Subsea Mining in the Exhibition
Established in 1969, Oceanology International attracts those involved with all aspects of marine science and technology from all over the globe – total attendance was 7, 669 in 2012. The exhibition this year is the largest ever with the 520 exhibiting companies from over 35 countries taking an additional 10% more space than at the record-breaking 2012 event.
The exhibitor directory on the show’s website at www.oceanologyinternational.
Visitors can also see an array of vessels dockside, and dockside demonstrations; and there is an expanding programme of associated events run by supporting organisations.
Further information on all aspects of Oceanology International, and free online registration, is at www.oceanologyinternational.
About Oceanology International
Oceanology International is the global forum where industry, academia and government share knowledge and connect with the marine technology and ocean science community, improving their strategies for measuring, exploiting, protecting and operating in the world’s oceans. Established in 1969, Oceanology International features the world’s largest exhibition for marine science and technology, multiple agenda-setting technical conferences, and a visiting vessels and waterside demonstration programme.
The Oceanology International portfolio includes
Oceanology International China 2013 (held 3-5 September 2013, INTEX Shanghai, China): this launch event was developed with the local government and industry associations and provided organisations with the opportunity to capitalise on China’s rapidly growing offshore energy and marine industries. The next Oceanology International China event will take place 3-5 September 2014 in Shanghai. For more details: www.oichina.com.cn/en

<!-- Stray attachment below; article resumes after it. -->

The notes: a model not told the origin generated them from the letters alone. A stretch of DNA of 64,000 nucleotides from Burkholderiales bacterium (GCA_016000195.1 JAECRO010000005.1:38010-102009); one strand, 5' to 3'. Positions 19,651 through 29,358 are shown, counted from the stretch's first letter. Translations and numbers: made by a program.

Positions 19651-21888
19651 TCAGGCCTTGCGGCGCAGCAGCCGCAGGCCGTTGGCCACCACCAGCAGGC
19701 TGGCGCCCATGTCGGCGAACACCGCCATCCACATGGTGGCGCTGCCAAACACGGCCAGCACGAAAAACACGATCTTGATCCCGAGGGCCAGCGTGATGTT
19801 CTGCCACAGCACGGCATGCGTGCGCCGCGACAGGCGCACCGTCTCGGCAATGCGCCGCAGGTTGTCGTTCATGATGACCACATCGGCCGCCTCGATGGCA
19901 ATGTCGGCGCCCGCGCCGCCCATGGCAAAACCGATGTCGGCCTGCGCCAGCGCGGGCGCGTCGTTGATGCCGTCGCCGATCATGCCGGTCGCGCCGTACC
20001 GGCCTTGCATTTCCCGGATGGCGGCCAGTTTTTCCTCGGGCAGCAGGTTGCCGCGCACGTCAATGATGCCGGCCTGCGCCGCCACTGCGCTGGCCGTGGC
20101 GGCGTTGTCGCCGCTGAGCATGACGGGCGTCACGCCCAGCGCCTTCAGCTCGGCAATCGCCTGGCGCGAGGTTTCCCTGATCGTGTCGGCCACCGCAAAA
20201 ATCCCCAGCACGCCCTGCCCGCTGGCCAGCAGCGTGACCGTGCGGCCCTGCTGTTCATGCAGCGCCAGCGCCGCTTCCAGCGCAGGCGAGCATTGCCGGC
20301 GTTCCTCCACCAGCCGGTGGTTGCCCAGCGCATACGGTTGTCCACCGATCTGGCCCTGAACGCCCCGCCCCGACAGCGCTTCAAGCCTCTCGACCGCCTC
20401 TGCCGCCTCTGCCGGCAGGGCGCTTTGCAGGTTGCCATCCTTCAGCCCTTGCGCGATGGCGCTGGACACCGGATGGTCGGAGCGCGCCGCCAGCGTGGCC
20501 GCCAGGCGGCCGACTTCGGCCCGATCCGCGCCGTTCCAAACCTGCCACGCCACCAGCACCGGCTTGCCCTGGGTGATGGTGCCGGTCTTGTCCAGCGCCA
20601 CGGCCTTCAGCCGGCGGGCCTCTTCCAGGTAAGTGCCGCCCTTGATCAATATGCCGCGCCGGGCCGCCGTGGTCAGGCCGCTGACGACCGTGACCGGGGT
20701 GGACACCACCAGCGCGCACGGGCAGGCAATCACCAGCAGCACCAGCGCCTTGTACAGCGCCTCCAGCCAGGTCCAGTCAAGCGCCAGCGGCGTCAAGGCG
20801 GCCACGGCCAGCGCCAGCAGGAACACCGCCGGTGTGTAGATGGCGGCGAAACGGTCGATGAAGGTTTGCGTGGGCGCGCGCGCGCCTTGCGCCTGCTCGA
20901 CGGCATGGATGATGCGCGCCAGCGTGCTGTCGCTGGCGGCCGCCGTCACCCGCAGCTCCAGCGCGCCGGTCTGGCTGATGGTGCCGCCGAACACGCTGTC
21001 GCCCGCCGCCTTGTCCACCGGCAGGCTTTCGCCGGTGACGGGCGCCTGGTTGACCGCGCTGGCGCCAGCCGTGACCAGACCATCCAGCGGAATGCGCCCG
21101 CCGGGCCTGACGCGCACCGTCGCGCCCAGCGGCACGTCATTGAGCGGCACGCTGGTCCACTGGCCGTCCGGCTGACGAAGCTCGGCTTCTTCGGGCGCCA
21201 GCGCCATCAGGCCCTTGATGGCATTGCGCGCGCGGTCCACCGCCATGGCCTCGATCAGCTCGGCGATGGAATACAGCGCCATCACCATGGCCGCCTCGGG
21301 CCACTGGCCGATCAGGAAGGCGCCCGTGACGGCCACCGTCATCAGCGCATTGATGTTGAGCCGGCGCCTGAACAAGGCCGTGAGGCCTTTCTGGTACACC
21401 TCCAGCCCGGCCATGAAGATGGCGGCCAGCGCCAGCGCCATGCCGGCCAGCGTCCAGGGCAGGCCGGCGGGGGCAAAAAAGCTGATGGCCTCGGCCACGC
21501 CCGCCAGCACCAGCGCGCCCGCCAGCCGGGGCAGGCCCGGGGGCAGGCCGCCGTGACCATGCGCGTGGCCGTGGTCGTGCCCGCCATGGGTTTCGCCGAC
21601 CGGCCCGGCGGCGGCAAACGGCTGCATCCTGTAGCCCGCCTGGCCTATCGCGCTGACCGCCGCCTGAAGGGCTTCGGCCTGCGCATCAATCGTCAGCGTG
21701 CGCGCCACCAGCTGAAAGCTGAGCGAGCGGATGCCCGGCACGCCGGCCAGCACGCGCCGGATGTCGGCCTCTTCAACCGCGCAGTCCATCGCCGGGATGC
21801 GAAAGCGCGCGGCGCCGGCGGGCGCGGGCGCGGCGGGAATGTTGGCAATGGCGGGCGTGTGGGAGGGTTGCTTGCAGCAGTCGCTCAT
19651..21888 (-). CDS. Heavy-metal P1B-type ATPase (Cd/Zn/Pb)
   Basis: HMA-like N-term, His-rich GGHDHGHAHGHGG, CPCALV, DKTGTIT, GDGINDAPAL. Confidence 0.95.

Oceanology International 2014 (11-13 March 2014, ExCeL London, UK): Over 550 international exhibitors and 8, 000 attendees are expected to take part in this global forum. Eight one-day conferences and three panel discussion on key industry topics will take place during the three days of the show, as well as waterside demonstrations. For more details: www.oceanologyinternational.
Spillex (11-13 March 2014, ExCeL London, UK): Spillex is a dedicated area inside the Oceanology International 2014 exhibition hall and features the latest technology and service solutions for assessing the potential of spill related impacts, mitigating against and, if necessary, responding to them. For more details: www.oceanologyinternational.
Catch the Next Wave conference (10 March 2014, London): at this international conference, now in its second year, global experts will speak about disruptive technologies and where they are emerging in the marine sector. The first Houston-based Catch the Next Wave conference will be held in Autumn 2014. For more details: www.ctnwconference.com
Oceansp@ce: Oceansp@ce is an online and free-of-charge resource which delivers hand-picked news from the world to the marine science and ocean technology community. For more details: www.oceanspacenews.com